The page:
Everyone knows how incapacitating and costly a traumatic brain injury can be. Every year in New Mexico, numerous individuals suffer from brain injuries after being involved in a serious accident. Now, the Food and Drug Administration (FDA) has approved an app that could help in the diagnosis of traumatic brain injury.
Whether it's a bus, taxi or passenger car, many people in New Mexico travel in some type of vehicle at least once a day. While most might feel relatively safe behind the wheel or in a passenger seat, a catastrophic injury is an unfortunate possibility from even a relatively minor accident. Receiving compensation for this type of injury can seem straightforward enough, but it's not uncommon for the insurance company or another liable party to attempt to give victims the run around.
Parents spend countless hours watching over their toddlers as they learn to navigate through their world, in order to prevent harm from befalling them. According to a recent study, parents have good reason to worry, since the majority of children under two who suffer a serious injury to their brains may do so through falls. Parents in New Mexico and across the country may be interested in learning more about the researchers' findings.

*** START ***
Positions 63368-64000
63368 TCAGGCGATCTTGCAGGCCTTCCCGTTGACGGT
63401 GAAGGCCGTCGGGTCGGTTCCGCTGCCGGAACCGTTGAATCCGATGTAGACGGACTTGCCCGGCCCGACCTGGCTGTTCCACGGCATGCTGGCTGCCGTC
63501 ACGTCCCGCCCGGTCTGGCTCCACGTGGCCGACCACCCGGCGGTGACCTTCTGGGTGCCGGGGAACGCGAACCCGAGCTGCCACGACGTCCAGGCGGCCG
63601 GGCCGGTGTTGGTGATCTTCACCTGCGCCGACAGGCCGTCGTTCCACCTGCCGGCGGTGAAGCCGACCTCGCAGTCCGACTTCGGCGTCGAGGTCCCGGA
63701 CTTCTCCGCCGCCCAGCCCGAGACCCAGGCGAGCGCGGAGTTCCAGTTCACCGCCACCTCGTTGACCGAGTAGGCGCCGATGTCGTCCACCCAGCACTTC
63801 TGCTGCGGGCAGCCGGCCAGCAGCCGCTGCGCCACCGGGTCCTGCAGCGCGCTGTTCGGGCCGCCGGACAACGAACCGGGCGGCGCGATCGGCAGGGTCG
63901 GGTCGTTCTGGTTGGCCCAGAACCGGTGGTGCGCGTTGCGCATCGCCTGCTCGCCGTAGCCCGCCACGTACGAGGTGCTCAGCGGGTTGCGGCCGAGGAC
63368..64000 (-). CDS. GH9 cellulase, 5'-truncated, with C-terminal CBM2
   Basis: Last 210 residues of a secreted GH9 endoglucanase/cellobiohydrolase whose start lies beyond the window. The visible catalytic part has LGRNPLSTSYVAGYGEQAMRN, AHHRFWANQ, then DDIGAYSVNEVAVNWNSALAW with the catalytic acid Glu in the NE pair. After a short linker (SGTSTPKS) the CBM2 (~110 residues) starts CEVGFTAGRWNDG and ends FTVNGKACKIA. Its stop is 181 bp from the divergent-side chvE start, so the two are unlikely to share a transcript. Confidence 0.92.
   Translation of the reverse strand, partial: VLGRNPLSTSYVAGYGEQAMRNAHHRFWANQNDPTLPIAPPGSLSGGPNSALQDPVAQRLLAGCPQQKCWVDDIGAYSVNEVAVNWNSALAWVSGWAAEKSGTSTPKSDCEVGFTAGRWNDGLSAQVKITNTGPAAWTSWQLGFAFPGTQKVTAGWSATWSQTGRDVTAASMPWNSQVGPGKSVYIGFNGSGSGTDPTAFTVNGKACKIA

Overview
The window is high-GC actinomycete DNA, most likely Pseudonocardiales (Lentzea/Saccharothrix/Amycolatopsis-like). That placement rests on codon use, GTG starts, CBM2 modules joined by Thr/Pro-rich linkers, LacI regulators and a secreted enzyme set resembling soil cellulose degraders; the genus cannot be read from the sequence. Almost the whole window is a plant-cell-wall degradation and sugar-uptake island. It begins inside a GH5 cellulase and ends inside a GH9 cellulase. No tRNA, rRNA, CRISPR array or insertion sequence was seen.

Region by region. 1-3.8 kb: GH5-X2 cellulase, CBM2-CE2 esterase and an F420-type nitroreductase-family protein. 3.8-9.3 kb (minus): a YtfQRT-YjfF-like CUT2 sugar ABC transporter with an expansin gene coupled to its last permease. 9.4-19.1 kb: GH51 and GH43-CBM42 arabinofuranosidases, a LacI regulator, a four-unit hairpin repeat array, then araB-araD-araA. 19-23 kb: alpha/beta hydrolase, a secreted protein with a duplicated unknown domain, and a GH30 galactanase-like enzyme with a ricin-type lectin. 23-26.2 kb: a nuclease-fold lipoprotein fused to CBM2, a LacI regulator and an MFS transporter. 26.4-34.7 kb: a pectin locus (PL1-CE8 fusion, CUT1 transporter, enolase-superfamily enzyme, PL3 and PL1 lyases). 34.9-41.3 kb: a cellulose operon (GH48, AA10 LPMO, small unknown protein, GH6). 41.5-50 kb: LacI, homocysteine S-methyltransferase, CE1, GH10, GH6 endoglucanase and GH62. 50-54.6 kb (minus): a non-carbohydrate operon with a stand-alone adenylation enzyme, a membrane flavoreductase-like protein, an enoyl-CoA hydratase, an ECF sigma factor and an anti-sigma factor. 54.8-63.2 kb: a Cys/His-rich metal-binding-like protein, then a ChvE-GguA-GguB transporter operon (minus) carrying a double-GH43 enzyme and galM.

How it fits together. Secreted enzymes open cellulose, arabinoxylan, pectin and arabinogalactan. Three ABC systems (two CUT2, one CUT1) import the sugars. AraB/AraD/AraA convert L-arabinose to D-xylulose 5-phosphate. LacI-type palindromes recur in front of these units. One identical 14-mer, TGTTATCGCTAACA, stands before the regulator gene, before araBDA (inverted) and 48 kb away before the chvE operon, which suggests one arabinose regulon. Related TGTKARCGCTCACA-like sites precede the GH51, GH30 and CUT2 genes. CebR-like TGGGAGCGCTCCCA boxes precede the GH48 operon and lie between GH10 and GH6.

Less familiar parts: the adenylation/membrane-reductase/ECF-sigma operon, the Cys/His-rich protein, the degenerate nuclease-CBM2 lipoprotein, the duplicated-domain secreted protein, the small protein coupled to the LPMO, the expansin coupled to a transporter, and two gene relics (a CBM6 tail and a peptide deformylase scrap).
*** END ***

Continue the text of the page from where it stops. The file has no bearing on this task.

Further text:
Traumatic brain injury (TBI) is a serious and debilitating condition that can have permanent negative consequences. Recently, a great deal of attention has been brought to TBI and its numerous symptoms by professional athletes who have suffered from the condition. This has helped individuals who do not work in the medical field -- and individuals who have not suffered a serious accident involving TBI -- to understand the condition.
A study conducted by hospital researchers indicates that approximately 50 percent of homeless men have suffered from a traumatic brain injury. Most of the catastrophic injury cases happened prior to the men losing their homes. According to the doctor who led the study, the findings could help to explain the behavioral challenges from which many homeless men suffer.
A traumatic brain injury is nothing that anyone expects to experience, and it is not usually until a family member suffers one that New Mexico residents begin to learn about them. Unfortunately, permanent damages associated with brain injuries, even mild ones, can arise after someone was injured in a foreign war. They are also suffered by car accident victims -- even to some who were only involved in a minor crash.
Her story may sound all too familiar to some parents in New Mexico. One of her four sons was involved in a serious car accident that left him with a traumatic brain injury. This was in 2000, when he was an 18-year-old high school senior. The accident rendered him unable to speak.